Shannon K. O'Neil

Latin America's Moment

O'Neil analyzes developments in Latin America and U.S. relations in the region.

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Showing posts for "Brazil"

The Even Scarier Thing About Brazil’s Prison Violence

by Matthew Taylor
Relatives of inmates react in front of Desembargador Raimundo Vidal Pessoa jail in the center of the Amazonian city of Manaus, Brazil, January 8, 2017 (Reuters/Michael Dantas). Relatives of inmates react in front of Desembargador Raimundo Vidal Pessoa jail in the center of the Amazonian city of Manaus, Brazil, January 8, 2017 (Reuters/Michael Dantas).

Prison violence has taken the lives of more than one hundred Brazilian prisoners since the beginning of the year. While the recent killings have been gruesome and especially numerous, they are a continuation of a long-standing pattern of savage prison violence that has developed its own macabre logic of control. Scarier still than the calculated horror of the past week’s violence, though, is the possibility that this prison violence may contribute to the consolidation of a particularly virulent form of criminal organization that threatens the rule of law in Brazil and its neighbors. Read more »

The Odebrecht Settlement and the Costs of Corruption

by Matthew Taylor
A sign of the Odebrecht SA construction conglomerate is pictured in Rio de Janeiro, Brazil, February 26, 2016 (Reuters/Ricardo Moraes). A sign of the Odebrecht SA construction conglomerate is pictured in Rio de Janeiro, Brazil, February 26, 2016 (Reuters/Ricardo Moraes).

It is hard to overstate the meaning of the settlement announced by U.S. authorities on December 21 with Odebrecht. Under this “largest-ever global foreign bribery resolution,”[1] the construction giant and its petrochemical subsidiary Braskem have agreed to pay at least $3.5 billion to Brazil, U.S. authorities, and the Swiss Office of the Attorney General. Of the total criminal fines, 80 percent of Odebrecht’s payments and 70 percent of Braskem’s payments will go to Brazil, a victory for both Brazilian prosecutors and for the cash-strapped Brazilian government. Read more »

Latin America’s Wide-Open Electoral Season

by Matthew Taylor
July 28, 2016 (Reuters/Guadalupe Pardo). July 28, 2016 (Reuters/Guadalupe Pardo).

Half of the eighteen nations of Central and South America will hold presidential elections over the next two years.[1] The number of elections is not unprecedented, but the degree of uncertainty is, given the economic doldrums and political crises that have afflicted the region in recent years. As a consequence of the electoral outlook’s uncertainty, many of the coming year’s events in Latin America will need to be interpreted through the peculiar lens of candidates’ strategic calculations and parties’ maneuvering for advantage at the polls. Read more »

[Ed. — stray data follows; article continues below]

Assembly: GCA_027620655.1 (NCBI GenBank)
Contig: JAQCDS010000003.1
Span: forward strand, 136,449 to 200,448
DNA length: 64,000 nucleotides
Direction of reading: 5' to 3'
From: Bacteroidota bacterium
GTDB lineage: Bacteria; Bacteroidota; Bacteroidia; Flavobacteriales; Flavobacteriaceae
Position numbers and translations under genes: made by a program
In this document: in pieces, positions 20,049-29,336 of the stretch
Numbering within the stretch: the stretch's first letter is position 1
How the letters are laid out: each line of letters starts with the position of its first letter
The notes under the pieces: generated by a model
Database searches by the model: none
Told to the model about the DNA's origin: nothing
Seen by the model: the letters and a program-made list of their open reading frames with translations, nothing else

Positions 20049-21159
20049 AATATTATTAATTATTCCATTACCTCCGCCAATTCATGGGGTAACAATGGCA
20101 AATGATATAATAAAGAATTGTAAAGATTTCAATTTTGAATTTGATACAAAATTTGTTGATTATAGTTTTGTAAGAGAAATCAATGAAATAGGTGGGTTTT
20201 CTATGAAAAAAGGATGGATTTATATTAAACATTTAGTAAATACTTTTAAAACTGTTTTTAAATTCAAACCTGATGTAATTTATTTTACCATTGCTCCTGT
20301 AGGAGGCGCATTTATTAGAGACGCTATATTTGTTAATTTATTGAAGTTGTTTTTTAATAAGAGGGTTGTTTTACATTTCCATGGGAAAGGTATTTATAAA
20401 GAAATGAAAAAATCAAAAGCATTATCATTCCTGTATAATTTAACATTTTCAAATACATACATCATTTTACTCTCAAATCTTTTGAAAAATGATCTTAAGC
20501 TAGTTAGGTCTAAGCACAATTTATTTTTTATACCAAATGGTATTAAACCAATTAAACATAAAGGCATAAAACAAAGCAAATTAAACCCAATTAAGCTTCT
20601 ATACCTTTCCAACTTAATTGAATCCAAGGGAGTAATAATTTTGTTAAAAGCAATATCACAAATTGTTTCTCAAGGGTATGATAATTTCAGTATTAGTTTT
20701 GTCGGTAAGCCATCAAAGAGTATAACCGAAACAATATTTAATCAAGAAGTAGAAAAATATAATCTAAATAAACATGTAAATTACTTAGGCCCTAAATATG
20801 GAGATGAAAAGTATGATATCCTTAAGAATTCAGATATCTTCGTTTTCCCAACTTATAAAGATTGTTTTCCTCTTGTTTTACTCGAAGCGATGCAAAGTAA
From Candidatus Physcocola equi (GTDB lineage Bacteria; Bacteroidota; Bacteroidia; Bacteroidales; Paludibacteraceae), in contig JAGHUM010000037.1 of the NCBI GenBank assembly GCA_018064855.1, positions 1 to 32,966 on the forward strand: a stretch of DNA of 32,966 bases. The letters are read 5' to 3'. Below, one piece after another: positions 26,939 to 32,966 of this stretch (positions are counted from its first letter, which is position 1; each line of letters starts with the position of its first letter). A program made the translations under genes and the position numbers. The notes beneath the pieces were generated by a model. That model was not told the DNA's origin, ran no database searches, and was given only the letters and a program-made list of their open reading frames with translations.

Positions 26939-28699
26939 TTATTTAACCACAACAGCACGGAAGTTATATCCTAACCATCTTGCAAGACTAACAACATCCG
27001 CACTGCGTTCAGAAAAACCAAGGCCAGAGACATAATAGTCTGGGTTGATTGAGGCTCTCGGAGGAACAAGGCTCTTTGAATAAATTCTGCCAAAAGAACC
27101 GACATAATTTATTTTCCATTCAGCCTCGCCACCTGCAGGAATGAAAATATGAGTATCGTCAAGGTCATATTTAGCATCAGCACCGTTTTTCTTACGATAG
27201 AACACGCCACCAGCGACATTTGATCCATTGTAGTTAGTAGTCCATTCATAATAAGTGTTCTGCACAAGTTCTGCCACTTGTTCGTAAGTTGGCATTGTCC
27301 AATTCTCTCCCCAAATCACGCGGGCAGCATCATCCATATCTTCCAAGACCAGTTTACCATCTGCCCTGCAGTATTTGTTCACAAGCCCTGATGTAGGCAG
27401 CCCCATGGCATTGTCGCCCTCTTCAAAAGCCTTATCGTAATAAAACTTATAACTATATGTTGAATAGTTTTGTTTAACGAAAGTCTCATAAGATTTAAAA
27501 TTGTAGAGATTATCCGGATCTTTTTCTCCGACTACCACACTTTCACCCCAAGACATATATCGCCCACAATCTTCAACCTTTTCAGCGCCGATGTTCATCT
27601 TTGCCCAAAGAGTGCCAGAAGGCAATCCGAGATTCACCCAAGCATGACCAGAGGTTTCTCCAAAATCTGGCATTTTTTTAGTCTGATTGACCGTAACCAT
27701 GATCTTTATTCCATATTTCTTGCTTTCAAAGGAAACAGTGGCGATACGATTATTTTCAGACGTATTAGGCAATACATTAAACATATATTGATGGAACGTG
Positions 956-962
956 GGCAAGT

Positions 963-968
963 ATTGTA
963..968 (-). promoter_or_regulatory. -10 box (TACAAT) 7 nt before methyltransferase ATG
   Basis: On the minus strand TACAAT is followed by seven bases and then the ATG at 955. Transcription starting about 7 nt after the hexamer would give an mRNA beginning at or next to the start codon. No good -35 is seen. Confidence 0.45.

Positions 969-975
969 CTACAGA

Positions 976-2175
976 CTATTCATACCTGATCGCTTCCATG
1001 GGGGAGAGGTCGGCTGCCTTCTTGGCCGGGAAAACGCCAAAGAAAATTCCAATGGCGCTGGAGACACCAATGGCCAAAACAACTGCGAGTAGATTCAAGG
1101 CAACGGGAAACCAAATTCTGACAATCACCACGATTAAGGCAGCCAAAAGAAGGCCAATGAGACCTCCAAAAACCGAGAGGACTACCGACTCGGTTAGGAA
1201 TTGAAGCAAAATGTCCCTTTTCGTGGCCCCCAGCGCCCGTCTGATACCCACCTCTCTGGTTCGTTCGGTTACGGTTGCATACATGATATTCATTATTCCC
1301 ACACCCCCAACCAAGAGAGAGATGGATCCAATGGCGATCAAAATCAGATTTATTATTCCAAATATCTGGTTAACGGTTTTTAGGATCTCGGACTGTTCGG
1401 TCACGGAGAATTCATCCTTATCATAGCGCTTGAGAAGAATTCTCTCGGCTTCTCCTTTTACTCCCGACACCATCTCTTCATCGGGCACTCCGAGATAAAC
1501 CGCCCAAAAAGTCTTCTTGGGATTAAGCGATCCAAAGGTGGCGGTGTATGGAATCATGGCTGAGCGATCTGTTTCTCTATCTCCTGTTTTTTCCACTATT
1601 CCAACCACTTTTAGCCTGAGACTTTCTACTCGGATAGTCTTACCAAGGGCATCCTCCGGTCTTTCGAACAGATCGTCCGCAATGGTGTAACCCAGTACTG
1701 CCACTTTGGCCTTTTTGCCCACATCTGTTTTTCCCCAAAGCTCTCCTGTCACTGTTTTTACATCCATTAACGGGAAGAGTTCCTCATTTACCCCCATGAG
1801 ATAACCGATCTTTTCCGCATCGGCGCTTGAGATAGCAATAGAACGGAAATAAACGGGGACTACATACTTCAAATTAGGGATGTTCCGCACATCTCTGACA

Michel Temer’s Shrinking Presidency

by Matthew Taylor
Brazil, president, Lava Jato, PMDB, Michel Temer, corruption, anticorruption reforms, Geddel Vieira Lima Brazil's President Michel Temer looks on during a news conference at the Planalto Palace in Brasilia, Brazil, November 27, 2016 (Reuters/Ueslei Marcelino).

When he officially became president three months ago, Michel Temer’s game plan was simple and bold: in the roughly eighteen months before the 2018 presidential campaign ramped up, he would undertake a variety of legislative reforms that would put the government’s accounts back on track, enhance investor confidence, stimulate an economic recovery, and possibly set the stage for a center-right presidential bid (if not by Temer himself, at least by a close ally). Temer’s band of advisors—Brazilian Democratic Movement Party (PMDB) stalwarts and long-time Brasília hands Romero Jucá, Geddel Vieira Lima, Eliseu Padilha, and Moreira Franco—would ensure that he had the backing of Congress to push through reforms that might not bring immediate returns, but nonetheless might improve investor confidence, prompting new investments in the short term. Sotto voce, many politicians also assumed that the PMDB—which has been an integral player in every government since the return to democracy in 1985—would be well placed to slow the pace of the bloodletting occasioned by the massive Lava Jato investigation and stabilize the political system. Read more »

The Hidden Refugee Crisis in the Western Hemisphere

by Shannon K. O'Neil
Haitians migrants wait to make their way to the U.S. and seek asylum at the San Ysidro Port of Entry in Tijuana, Mexico, July 15, 2016 (Reuters/Jorge Duenes). Haitians migrants wait to make their way to the U.S. and seek asylum at the San Ysidro Port of Entry in Tijuana, Mexico, July 15, 2016 (Reuters/Jorge Duenes).

While much attention is rightly focused on Syria and the Middle East, there are a growing number of refugees in the Western Hemisphere.

The largest group comes from Central America’s Northern Triangle—Guatemala, El Salvador, and Honduras. For each of the past three years between 300,000 and 450,000 Central Americans have fled north. Of these, between 45,000 and 75,000 are unaccompanied children; another 120,000 to 180,000 families (usually a mother with children); and between 130,000 to 200,000 single adults. These numbers peaked in May and June 2014 when more than 8,000 unaccompanied minors crossed the U.S. border each month. 2016 numbers are again rising, with August inflows higher than ever before. Read more »